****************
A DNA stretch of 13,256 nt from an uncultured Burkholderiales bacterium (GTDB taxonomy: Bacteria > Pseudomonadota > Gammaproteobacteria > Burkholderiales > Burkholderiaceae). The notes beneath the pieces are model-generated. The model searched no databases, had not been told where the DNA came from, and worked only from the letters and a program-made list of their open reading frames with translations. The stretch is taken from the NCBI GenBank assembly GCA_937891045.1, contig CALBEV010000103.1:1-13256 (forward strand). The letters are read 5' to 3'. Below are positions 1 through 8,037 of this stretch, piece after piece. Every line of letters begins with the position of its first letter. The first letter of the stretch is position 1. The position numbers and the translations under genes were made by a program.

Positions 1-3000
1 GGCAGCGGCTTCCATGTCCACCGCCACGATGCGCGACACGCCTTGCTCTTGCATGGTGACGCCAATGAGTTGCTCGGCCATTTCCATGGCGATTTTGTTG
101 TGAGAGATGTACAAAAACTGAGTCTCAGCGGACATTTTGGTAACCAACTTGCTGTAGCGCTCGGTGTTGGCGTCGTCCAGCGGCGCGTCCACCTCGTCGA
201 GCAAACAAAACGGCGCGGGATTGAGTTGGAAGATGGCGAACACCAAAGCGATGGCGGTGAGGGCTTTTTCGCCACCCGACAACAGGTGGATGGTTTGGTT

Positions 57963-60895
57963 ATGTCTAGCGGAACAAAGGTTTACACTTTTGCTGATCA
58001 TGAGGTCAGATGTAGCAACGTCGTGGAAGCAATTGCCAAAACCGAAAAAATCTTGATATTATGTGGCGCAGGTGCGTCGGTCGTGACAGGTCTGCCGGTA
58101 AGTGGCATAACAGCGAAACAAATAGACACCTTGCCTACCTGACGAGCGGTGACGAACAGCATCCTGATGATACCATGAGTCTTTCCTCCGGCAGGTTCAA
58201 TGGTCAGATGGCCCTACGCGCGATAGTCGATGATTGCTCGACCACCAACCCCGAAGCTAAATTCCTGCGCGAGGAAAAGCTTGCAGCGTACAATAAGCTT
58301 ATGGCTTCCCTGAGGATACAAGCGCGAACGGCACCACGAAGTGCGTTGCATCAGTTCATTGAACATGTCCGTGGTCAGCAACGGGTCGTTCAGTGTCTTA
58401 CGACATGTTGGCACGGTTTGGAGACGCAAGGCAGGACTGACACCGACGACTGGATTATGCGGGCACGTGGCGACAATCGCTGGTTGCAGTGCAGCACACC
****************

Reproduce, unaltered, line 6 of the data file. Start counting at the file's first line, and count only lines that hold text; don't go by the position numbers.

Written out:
Positions 57963-60895